Amy Dacyczyn, author of The Tightwad Gazette, recounted in one of her newsletters that a woman approached her, said how great it was that Amy could be a stay at home mom and wish'd she could, too, but the family just couldn't make do without her income.
Amy grilled the woman about her expenses and pointed out all the ways that the family could cut back. . .they just chose not to.
Afterward, Amy felt bad about the encounter because she recognized that perhaps the woman really didn't want to stay home, either because she enjoyed her job or because she didn't want to sacrifice the creature comforts her family enjoyed thanks to her income.
However, she made one important point–there are always places in the budget you can cut–if you want to.
Our Experience Cutting Corners–Have We Cut Enough?
We've been cutting expenses for awhile now in our effort to pay down the hefty debt we racked up when my husband was in grad school. Here are just a few of the things we currently do to save money every month:
- Wear clothes twice if they aren't dirty instead of throwing them in the laundry after light use (we have to pay $1 per load to wash our laundry)
- Hang up our clothes on a rack rather than pay to use the dryer (another $1 per load)
- Switched to Ooma Telo for our home phone service
- Negotiated our cable/Internet bill down to a promo price for a year (we get both services for $47/month)
- Buy our clothes used at thrift stores, garage sales, and Goodwill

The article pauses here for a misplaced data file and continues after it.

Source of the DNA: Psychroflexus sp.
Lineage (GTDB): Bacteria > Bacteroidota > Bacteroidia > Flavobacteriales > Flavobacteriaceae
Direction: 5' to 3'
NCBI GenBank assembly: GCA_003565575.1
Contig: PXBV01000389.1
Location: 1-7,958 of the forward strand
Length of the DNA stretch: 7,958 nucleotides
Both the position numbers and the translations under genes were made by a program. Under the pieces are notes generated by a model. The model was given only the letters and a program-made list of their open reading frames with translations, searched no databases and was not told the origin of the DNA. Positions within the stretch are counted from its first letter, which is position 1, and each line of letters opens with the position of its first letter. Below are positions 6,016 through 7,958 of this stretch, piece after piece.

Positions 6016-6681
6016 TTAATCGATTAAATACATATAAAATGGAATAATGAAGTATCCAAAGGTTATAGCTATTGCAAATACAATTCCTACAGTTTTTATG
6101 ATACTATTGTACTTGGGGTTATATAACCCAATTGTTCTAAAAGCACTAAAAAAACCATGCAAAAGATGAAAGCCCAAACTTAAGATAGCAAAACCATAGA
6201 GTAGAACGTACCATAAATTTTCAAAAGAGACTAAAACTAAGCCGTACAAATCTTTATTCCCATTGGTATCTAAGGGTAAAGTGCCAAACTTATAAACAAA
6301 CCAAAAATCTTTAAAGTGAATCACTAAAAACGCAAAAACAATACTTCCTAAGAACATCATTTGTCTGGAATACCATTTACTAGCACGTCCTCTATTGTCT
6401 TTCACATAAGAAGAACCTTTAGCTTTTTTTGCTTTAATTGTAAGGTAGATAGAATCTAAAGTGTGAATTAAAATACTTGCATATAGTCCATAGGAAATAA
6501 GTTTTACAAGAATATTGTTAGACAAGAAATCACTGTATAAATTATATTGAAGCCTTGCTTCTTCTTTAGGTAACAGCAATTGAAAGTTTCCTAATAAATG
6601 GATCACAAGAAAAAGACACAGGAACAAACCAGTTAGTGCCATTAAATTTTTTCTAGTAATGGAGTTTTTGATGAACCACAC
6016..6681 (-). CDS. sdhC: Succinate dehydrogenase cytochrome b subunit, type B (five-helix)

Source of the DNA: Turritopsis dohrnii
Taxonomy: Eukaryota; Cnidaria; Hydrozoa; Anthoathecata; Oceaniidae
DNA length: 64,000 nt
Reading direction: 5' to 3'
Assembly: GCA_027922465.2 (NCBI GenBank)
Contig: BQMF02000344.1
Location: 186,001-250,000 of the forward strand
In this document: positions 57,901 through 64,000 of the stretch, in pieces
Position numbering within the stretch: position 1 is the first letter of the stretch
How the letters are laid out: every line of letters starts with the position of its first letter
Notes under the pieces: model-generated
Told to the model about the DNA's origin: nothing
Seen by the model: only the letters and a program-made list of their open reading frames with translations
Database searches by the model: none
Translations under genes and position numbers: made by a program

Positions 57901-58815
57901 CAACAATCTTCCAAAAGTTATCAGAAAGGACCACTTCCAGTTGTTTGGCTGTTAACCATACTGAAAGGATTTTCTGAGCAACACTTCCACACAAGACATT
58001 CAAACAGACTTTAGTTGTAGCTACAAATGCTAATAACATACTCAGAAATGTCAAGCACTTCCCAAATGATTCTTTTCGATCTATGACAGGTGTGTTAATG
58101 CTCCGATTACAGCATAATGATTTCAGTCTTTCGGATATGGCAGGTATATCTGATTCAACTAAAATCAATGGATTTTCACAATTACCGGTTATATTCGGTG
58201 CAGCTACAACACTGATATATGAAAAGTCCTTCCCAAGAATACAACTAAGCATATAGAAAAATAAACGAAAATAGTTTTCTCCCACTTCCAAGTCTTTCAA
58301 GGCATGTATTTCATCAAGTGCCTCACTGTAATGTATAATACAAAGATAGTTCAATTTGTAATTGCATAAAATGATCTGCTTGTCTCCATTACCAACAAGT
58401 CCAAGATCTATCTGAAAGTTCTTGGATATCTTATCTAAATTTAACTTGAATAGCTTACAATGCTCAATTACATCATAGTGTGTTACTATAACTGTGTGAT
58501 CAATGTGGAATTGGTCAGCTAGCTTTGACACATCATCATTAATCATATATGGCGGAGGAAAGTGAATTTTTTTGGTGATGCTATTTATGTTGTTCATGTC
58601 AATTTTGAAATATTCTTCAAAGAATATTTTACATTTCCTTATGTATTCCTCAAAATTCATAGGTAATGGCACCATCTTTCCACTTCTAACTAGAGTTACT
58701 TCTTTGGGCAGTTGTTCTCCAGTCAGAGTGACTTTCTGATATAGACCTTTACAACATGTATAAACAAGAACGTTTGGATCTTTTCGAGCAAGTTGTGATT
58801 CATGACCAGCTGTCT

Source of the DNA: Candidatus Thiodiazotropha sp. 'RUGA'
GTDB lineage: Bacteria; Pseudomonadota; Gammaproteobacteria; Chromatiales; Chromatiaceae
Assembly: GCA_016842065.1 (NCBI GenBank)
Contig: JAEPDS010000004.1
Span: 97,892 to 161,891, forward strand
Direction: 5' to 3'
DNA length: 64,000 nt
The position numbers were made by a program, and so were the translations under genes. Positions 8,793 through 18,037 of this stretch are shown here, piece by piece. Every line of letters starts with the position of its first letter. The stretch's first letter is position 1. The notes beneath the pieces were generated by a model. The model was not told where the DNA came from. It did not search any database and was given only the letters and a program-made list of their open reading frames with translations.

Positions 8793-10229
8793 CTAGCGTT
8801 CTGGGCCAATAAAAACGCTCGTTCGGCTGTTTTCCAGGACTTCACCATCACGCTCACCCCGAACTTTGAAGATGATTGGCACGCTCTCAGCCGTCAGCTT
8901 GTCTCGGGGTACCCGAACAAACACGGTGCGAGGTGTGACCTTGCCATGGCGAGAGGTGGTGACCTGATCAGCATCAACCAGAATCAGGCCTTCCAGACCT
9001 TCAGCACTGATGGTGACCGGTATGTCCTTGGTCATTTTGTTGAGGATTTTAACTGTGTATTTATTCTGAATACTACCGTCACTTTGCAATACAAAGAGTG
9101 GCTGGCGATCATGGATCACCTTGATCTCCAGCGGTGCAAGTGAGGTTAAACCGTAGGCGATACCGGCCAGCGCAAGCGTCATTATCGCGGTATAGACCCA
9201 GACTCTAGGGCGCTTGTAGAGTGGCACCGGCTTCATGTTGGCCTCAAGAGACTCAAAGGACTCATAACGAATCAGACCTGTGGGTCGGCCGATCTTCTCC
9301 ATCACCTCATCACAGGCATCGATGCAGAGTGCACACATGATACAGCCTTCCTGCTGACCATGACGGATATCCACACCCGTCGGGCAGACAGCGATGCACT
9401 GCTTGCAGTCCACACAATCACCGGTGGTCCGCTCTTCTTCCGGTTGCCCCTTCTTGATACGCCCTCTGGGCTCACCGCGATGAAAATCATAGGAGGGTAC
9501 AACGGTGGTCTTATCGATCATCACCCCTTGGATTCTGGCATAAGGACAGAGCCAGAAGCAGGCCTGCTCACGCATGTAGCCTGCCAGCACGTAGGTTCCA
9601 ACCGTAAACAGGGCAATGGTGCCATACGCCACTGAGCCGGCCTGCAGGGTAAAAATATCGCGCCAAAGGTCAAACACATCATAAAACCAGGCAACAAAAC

- Drive an 8 year old minivan that is paid off
- Use public transportation so we only need one car (my husband takes the train to work every day)
- Listen to our music on YouTube rather than buy new CDs
- Buy our specialty foods like rice and soy milk at Costco to save over regular stores
- Go out to eat less than 5 times a year
- Make all of our food at home and pack lunches
- Rarely throw out food but eat it all the leftovers instead or freeze them for later use
- Watch movies for free on Hulu or Amazon or borrow them from the library
- Cut my son and husband's hair, and my husband dyes my hair at home
By doing this, we have shaved our expenses substantially. However, when my husband came home from work last week shaken up because a number of his colleagues had been laid off, I realized that there is still plenty more we can do.
- Our deep freezer is stocked, and we could easily buy fewer groceries and use up what we have on a regular basis.
- We could also eat more bean meals with basic, low cost vegetables like carrots and potatoes to lower our grocery expense
- Even though our cable is a good deal now, we might save a bit more by cutting the cable all together.
- I could spend more time clipping coupons to save on toiletries.
Dacyczyn is right; there is always more to cut.
Peter's Experience Cutting Cost
Peter and his wife are saving for a new house, and even though they are already frugal, they found an extra $1,600 a year by making a few simple changes in their services.
While $1,600 may not seem like a huge amount, if you break it down, you'll see that they are saving $133 a month or $30 a week. That is significant, especially as the years go by.
Whether you are trying to curb your expenses to save more for retirement, to save for a down payment on a house, to pay down debt, to become a stay at home parent, or to prepare for possible unemployment, there are always additional ways to cut expenses. If you need help knowing where you might cut expenses, look first at your regular monthly bills. That's where you'll likely see the most impact.
How do you cut costs? Is there more you could be doing?